Although Dallas-based Baskerville Publishers began making critical waves soon after Jane Howle founded it in 1992, with a strong literary list that includes Peter Landesman's The Raven and Austin Wright's acclaimed Tony and Susan, the once-flourishing small house has not published a new title since 1996. Under new owner Ronald E. Moore, however, Baskerville's revival will become apparent in spring 2003, with an anticipated release of six new titles equally divided between literary fiction and music.

Moore, a Fort Worth, Tex., health-care entrepreneur, past president of that city's opera company and self-styled "autodidact," became a Baskerville investor five years ago with an agreement that he would have first-refusal rights should Howle ever decide to sell the independent company. After he sold his health businesses, the native Texan learned that Howle had decided the time was right to move on, and the transaction was completed last October.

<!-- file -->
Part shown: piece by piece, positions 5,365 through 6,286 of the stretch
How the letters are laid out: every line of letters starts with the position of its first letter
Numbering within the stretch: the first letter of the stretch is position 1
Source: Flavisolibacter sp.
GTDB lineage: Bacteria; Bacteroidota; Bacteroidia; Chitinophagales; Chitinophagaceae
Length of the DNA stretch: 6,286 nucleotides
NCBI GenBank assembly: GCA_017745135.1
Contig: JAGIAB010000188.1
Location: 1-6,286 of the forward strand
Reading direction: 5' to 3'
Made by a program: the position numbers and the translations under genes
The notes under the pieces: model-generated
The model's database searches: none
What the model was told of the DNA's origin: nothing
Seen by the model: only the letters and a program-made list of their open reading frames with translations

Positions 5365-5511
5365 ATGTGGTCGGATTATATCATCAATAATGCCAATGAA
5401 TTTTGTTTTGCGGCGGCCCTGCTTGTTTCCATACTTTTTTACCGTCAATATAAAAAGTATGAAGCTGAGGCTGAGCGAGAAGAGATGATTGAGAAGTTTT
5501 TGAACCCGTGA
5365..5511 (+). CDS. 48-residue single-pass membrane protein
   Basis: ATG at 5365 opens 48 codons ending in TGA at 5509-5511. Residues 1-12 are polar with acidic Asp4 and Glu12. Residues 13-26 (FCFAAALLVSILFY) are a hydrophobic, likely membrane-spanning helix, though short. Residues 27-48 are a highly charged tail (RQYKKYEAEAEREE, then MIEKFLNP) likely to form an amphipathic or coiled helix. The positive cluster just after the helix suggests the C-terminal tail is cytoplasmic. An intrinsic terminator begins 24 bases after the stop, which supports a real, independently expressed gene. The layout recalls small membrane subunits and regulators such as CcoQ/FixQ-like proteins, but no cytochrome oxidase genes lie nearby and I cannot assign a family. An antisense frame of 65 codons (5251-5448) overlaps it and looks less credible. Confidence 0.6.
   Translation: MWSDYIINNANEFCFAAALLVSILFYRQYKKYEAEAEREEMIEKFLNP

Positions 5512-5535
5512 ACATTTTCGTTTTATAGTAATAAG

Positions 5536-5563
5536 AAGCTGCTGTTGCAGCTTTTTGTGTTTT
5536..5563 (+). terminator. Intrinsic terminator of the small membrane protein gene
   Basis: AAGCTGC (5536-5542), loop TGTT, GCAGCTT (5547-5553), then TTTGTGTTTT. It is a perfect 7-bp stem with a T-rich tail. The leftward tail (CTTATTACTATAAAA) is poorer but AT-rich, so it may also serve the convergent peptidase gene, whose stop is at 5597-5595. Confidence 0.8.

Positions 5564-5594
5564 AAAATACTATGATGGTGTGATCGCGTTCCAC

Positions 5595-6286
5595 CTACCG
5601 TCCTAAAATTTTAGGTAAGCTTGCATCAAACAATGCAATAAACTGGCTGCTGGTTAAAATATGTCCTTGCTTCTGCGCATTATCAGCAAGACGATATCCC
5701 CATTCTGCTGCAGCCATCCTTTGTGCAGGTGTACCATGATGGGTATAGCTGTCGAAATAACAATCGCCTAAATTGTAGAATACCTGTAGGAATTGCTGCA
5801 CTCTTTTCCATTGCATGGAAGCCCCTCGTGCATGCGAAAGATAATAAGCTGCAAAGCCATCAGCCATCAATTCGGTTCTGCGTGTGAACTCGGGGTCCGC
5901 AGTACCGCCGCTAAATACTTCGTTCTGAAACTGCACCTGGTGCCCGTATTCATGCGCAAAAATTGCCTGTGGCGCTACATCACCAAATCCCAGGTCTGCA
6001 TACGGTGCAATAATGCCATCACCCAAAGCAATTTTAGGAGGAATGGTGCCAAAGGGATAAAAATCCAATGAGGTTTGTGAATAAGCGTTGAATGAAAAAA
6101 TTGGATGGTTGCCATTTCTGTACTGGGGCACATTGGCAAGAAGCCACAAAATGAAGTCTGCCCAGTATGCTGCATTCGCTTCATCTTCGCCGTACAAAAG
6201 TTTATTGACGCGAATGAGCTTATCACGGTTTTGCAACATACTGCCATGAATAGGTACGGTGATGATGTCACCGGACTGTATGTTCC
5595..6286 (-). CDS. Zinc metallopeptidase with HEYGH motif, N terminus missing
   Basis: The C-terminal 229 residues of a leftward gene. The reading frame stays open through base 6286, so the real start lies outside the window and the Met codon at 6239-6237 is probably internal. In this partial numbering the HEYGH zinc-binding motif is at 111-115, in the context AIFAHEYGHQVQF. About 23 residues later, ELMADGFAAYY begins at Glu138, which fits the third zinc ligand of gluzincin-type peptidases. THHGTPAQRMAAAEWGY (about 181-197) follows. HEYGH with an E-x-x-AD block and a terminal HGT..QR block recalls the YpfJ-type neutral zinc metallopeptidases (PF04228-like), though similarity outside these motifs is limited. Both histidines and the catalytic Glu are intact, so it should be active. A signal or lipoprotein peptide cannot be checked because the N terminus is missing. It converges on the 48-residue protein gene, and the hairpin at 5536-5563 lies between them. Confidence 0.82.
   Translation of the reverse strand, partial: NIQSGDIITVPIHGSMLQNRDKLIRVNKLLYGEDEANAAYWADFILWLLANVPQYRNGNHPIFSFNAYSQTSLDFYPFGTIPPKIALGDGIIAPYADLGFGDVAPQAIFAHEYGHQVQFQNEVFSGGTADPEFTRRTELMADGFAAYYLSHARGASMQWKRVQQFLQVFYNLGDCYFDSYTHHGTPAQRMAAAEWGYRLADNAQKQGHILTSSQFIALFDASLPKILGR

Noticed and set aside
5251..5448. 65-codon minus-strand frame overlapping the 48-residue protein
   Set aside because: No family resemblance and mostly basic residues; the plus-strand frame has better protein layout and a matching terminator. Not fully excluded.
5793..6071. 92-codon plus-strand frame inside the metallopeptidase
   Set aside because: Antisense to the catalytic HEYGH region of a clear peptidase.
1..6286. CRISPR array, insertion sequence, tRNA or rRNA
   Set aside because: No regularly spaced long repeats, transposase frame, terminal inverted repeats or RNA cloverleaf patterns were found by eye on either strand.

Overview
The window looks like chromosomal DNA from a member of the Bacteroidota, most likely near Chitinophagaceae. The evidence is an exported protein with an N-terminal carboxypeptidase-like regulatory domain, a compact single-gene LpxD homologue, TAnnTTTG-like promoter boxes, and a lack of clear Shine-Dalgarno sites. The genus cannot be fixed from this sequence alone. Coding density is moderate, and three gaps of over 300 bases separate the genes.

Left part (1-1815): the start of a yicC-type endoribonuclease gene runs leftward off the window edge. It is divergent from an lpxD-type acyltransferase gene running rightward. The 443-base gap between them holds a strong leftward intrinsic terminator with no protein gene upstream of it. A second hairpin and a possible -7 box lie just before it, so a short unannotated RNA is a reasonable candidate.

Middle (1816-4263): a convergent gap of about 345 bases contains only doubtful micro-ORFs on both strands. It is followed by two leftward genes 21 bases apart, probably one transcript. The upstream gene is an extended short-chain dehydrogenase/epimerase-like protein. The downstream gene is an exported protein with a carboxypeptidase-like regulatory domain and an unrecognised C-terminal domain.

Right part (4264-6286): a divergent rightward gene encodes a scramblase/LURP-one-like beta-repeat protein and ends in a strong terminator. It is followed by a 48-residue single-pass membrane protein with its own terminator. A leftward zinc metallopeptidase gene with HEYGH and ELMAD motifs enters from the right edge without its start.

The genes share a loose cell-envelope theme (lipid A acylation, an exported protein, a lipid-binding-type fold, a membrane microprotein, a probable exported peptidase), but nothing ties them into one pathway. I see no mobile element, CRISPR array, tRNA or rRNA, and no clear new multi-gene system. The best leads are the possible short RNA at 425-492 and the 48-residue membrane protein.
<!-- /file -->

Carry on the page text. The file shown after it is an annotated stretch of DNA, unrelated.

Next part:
Moore has relocated Baskerville's 54-title backlist and office to Fort Worth, and began reintroducing his new acquisition to agents. To help raise Baskerville's profile, Moore has also initiated a relationship with publishing industry attorney Alan Kaufman in New York City, started gathering input from such well-known writers as Madison Smartt Bell and launched a Web site that announces "Baskerville Is Back!" For editorial assistance, he turned to Camille Cline, formerly a trade acquisitions editor at Taylor Publishing in Dallas. Currently working with him on a freelance basis, Cline will become Baskerville's editorial director once Moore's revival efforts develop further momentum. Moore's "current preoccupation" is lining up a distributor.

"I don't think I would be doing this if I had not been successful in my previous 21-year career," Moore said, "nor if Jane had not established a tradition for me to build on."